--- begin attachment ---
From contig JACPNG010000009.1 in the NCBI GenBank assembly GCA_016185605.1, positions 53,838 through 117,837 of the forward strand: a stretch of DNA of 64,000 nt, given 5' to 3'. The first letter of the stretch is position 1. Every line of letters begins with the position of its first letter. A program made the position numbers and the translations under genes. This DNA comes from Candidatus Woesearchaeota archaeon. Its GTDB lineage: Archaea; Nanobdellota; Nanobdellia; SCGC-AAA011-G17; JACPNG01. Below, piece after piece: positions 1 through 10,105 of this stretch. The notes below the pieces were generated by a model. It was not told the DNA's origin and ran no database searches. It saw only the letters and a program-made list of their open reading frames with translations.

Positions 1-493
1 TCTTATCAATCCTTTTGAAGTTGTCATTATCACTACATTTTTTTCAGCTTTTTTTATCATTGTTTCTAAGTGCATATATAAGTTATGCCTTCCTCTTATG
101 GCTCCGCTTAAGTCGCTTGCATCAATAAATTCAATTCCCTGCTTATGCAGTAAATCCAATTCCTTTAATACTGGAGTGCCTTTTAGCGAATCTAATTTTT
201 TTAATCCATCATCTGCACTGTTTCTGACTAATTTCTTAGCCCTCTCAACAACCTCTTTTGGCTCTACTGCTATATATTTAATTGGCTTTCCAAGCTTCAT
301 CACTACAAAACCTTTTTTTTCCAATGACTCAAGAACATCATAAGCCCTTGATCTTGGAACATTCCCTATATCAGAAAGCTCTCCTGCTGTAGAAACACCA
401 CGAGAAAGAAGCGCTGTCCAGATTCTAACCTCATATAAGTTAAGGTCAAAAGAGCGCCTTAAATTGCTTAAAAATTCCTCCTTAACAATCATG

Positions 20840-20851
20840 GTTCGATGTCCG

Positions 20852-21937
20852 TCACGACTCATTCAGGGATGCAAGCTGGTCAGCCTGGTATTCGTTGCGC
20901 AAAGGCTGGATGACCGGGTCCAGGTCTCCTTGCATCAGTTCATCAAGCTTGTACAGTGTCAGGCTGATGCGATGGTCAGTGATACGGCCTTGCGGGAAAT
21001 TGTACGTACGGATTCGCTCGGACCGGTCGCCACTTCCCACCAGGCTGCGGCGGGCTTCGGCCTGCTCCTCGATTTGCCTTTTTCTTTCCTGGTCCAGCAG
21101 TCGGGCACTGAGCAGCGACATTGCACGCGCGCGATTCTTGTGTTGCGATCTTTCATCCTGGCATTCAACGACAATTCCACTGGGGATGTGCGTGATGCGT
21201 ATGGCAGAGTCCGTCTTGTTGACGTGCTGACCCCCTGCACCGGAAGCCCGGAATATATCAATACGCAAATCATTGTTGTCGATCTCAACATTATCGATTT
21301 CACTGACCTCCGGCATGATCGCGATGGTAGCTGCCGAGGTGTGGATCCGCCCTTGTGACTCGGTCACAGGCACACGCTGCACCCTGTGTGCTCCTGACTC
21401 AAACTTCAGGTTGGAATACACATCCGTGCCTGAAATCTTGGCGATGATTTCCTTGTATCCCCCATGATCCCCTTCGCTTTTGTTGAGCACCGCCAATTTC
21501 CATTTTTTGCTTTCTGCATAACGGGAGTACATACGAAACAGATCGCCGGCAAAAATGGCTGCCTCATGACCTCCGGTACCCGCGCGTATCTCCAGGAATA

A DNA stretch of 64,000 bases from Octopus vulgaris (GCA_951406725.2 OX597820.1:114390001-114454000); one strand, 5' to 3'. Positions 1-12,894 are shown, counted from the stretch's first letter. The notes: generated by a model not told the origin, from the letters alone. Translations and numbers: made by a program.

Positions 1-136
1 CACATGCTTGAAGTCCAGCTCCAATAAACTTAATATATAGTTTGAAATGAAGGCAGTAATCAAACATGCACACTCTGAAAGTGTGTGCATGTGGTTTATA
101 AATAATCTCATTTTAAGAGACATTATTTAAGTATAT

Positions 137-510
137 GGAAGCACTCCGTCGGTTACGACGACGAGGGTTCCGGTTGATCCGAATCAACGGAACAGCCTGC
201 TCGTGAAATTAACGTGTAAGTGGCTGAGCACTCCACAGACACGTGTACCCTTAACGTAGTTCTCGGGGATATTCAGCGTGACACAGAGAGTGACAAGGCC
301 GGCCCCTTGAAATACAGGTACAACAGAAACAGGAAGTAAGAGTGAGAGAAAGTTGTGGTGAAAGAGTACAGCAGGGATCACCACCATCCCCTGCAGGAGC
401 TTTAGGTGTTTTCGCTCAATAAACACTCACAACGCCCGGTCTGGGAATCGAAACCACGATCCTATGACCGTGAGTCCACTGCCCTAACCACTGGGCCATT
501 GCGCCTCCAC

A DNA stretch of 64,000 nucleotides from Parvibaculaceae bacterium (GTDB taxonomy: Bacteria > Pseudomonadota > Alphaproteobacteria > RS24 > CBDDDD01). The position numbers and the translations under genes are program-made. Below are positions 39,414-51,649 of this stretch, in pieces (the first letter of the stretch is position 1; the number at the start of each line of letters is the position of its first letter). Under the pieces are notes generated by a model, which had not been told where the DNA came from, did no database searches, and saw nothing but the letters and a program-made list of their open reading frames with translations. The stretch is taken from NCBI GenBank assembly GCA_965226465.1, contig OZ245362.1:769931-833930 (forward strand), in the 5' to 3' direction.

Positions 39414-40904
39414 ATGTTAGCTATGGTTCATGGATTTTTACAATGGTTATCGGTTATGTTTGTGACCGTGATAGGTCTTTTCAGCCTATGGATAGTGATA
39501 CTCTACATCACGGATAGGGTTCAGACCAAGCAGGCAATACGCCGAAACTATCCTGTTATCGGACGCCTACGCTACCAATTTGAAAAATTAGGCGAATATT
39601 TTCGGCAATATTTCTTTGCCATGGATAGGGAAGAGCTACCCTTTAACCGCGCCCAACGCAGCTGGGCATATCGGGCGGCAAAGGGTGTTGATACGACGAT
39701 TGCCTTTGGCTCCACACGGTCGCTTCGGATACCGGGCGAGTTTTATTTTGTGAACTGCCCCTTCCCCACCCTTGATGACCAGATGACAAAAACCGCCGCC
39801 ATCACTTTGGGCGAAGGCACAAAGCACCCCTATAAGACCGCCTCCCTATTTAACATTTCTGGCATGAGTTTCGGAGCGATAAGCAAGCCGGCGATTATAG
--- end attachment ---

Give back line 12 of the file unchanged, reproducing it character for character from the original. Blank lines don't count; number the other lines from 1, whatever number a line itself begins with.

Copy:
20901 AAAGGCTGGATGACCGGGTCCAGGTCTCCTTGCATCAGTTCATCAAGCTTGTACAGTGTCAGGCTGATGCGATGGTCAGTGATACGGCCTTGCGGGAAAT